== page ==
As the world’s economy picks up, industry experts have detailed how Singapore is at the heart of Asia’s trade finance growth.
Speaking at last week’s GTR Asia Trade Finance Week, Teo Eng Cheong, CEO of International Enterprise (IE) Singapore, said that Asia is at the forefront of the WTO’s trade growth projections and “it will continue to grow, led by China, India and Asean. Singapore is located in the centre of this dynamic region”.
The country is already a “major hub for actual physical movement of cargo”, but Cheong adds that it is “also a major hub for global trading firms to set up their trading and risk management operations”, especially in the commodity sector.
There are now more than 400 global traders with significant operations in Singapore, with trade from their offices totalling US$1.3tn in 2013. Rajiv Biswas, senior director and Asia Pacific chief economist, IHS, says to GTR: “We’ve seen a very big increase in intra-Asian trade and that’s been driven out of China, but we’re also seeing a lot of momentum in trade finance in managing these trade flows, which has been growing very dynamically over the last few years, particularly from the Singapore hub.”
The increase in Rmb transactions is one of the biggest trends in the region and Singapore’s Rmb clearing activities have expanded significantly, with Rmb6.9tn being cleared through the country in Q1 2014. More than 73 banks in Singapore have opened Rmb clearing accounts to service clients.
Cheong states that deposits in the currency increased by over 90% to Rmb220bn in March 2014.
The ICC’s Global Trade and Finance Survey 2014 reported that global commercial LCs have continued to see double-digit percentage contraction in volume. Cheong says: “As trade finance activities gradually shift towards open account terms-of-payment, exporters will increasingly need other forms of mechanism to protect against counterparty risks.”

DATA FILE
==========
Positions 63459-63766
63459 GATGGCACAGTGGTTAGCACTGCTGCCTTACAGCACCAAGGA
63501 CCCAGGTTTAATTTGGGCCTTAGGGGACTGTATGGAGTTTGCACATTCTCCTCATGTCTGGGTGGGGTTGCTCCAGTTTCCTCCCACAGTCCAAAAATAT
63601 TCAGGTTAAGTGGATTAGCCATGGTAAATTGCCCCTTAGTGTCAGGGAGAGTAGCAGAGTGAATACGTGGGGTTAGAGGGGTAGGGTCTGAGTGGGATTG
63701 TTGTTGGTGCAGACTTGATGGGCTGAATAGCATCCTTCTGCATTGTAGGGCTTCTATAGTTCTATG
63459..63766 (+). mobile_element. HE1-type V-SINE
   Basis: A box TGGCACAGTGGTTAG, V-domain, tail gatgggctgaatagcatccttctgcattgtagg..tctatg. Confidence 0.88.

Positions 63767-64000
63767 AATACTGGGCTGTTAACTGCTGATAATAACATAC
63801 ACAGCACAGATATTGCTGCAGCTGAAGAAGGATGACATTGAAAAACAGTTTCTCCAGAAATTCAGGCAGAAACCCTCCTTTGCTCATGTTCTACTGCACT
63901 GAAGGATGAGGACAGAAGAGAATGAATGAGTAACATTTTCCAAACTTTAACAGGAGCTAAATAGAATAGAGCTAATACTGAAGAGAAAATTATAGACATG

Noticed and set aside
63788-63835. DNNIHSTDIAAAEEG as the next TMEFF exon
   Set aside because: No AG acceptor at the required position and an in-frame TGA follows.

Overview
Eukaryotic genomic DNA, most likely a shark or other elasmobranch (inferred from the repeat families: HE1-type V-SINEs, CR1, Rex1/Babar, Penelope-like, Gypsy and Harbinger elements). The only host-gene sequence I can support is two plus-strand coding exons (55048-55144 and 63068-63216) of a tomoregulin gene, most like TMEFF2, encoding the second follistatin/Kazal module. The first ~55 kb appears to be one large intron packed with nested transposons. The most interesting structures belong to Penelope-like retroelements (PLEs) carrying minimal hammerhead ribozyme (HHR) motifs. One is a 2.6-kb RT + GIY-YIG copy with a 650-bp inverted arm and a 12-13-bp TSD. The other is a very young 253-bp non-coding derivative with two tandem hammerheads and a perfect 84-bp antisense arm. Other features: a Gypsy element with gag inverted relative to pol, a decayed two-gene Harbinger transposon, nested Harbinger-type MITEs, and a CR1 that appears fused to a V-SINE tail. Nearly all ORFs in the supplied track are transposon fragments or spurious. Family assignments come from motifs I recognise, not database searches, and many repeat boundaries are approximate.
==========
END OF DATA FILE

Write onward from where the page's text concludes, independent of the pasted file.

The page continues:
“This will lead to higher demand for credit and related insurance products and as Asia’s leading reinsurance hub Singapore is well-positioned to meet the insurance needs of businesses,” says Cheong.
New frontier markets
“We’re also seeing some of the frontier markets in Asia now starting to come up and trade finance is focussing on these countries,” says Biswas. He highlights Vietnam, Myanmar, Cambodia and Laos as markets which are rapidly growing, but warns that the countries “don’t have very well developed systems of their own” so risk is high.
“More dedicated risk management and a very good understanding of the political risk landscape is needed to deal with those frontier markets.”
Banks’ Singapore operations are well-placed to explore these frontier markets and facilitate funding.
Noritoshi Murakami, general manager, Asian transaction banking office, transaction banking division at BTMU, says to GTR: “Singapore has easy access to Asian countries but also importantly to the Indian market. There will be a lot of trade in the future to the Middle East, Southeast Asia and China. Singapore can also access the Oceania countries, Australia and New Zealand.”